In 1999, the Johns Hopkins Medical Institutions (JHMI) created the innovative Graduate Program in Pathobiology. Centered in the Department of Pathology, the program includes carefully selected faculty of many departments of the School of Medicine and the Bloomberg School of Public Health. The goal of the program is to generate a cadre of Ph.D. biomedical investigators who can effectively combine clinical and basic science in cross-cutting programmatic areas, including neoplasia, neurobiology, infectious diseases, and immunology.

Because of its emphasis on disease, entering students initially undertake a course on general basic pathology. The course introduces the students to the normal function of the body and the many ways in which disorders can arise. Students then take a sequence of courses on macromolecular structure, molecular genetics and genomics, cell biology, bioinformatics, regulatory mechanisms, and immunology. Finally, first year students take three courses on special applications of pathology in the study of neoplastic disease, neurologic disease and infectious immunologic disease. A contemporary course, Pathobiology and Disease Mechanisms, integrates pathology with classical and recent literature on disease mechanisms. At the same time, the pathobiology students will be completing three laboratory rotations designed to acquaint them with the numerous opportunities for thesis research in the Department of Pathology or related departments of the School of Medicine. It is expected that during this time the students will select the advisor in whose laboratory they will conduct their doctoral research.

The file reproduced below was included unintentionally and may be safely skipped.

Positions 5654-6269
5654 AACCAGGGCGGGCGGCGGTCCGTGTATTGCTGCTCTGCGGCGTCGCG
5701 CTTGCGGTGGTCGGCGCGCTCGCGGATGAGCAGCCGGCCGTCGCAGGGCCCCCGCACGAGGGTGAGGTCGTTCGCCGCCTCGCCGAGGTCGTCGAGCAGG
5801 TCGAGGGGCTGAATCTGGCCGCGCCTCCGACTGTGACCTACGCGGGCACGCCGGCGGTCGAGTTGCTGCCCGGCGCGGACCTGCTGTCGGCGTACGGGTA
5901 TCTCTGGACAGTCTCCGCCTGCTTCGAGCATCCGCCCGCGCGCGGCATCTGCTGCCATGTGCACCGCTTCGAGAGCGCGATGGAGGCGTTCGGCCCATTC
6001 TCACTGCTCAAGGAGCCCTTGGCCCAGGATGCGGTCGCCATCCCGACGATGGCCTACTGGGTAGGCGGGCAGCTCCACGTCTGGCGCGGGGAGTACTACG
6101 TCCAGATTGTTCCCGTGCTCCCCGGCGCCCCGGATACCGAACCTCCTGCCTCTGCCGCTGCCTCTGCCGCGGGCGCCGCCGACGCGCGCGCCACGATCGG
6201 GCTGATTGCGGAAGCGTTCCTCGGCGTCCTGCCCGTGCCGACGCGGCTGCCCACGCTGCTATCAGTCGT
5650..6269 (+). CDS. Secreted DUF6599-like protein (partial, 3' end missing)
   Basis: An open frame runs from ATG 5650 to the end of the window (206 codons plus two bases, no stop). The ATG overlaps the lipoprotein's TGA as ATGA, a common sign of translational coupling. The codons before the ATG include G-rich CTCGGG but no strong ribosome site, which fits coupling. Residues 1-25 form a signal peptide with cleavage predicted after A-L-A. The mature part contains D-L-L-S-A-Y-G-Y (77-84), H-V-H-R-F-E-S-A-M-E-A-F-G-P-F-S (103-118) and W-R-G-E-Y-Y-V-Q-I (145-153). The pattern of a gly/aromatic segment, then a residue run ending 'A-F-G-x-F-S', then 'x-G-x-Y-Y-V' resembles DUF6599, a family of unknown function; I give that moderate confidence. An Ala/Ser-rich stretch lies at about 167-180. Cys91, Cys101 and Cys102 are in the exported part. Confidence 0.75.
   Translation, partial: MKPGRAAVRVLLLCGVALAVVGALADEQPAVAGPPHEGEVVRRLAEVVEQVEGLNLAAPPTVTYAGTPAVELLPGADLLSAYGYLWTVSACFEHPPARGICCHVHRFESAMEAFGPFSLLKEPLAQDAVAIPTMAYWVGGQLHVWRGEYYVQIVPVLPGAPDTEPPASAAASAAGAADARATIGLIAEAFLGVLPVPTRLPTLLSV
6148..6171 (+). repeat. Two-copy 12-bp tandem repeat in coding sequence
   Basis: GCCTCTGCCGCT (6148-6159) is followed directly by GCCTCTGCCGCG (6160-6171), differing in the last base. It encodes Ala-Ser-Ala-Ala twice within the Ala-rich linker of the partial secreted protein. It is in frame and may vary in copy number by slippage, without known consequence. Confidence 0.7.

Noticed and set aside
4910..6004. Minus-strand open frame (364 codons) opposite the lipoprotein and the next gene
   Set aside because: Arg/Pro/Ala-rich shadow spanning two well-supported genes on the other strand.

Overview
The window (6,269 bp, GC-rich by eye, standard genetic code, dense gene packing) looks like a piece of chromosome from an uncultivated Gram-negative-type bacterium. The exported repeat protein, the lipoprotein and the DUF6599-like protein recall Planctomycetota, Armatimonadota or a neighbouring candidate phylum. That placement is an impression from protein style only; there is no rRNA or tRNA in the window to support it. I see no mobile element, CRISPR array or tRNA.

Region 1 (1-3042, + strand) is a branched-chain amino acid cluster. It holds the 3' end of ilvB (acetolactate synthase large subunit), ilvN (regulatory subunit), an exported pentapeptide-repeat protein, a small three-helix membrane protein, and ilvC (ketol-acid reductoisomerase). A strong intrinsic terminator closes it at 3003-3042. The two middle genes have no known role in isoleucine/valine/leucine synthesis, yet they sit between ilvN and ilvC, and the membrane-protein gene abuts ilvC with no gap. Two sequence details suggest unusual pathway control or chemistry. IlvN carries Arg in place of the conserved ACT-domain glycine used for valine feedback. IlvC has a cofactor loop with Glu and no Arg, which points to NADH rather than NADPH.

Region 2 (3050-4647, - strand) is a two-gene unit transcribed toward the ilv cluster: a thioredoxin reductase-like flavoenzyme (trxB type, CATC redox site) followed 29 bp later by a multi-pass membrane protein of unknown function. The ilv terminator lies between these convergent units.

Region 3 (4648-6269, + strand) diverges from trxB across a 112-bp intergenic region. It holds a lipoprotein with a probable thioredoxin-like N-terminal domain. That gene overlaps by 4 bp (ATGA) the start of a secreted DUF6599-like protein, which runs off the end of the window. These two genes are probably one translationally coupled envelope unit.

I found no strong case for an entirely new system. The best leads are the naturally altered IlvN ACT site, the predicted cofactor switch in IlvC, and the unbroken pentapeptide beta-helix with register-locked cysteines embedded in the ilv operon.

During the remainder of their training, students will spend the bulk of their time in their mentor's laboratory conducting their research. All dissertation projects have a disease-related dimension and are guided by an interdisciplinary advisory committee. At the same time students will continue to broaden their education by taking two translational rotations in laboratories of the Department of Pathology carrying out patient related activities and participating actively in a course in communication ("grant writing"). Annually students also select advanced elective courses designed to supplement their previous education and expand their research skills. These courses may be taken in the School of Medicine, the Bloomberg School of Public Health or the Krieger School of Arts and Sciences. Finally, students will attend the weekly molecular pathology journal club, weekly pathology grand rounds, and a selection of the many conferences, journal clubs and seminars conducted at the JHMI. In many of these activities, the students will be interfacing with pathology residents and fellows as well as medical students. For example, pathobiology students will attend autopsies in order to become familiar with disease through its clinical history and its gross, microscopic, and molecular dimensions. These experiences will help graduate students to better communicate with their clinical colleagues and to understand the special needs in dealing with patients.

As a consequence of this rigorous training, young investigators will be equipped to advance medical knowledge in the academic community, the private sector or government service.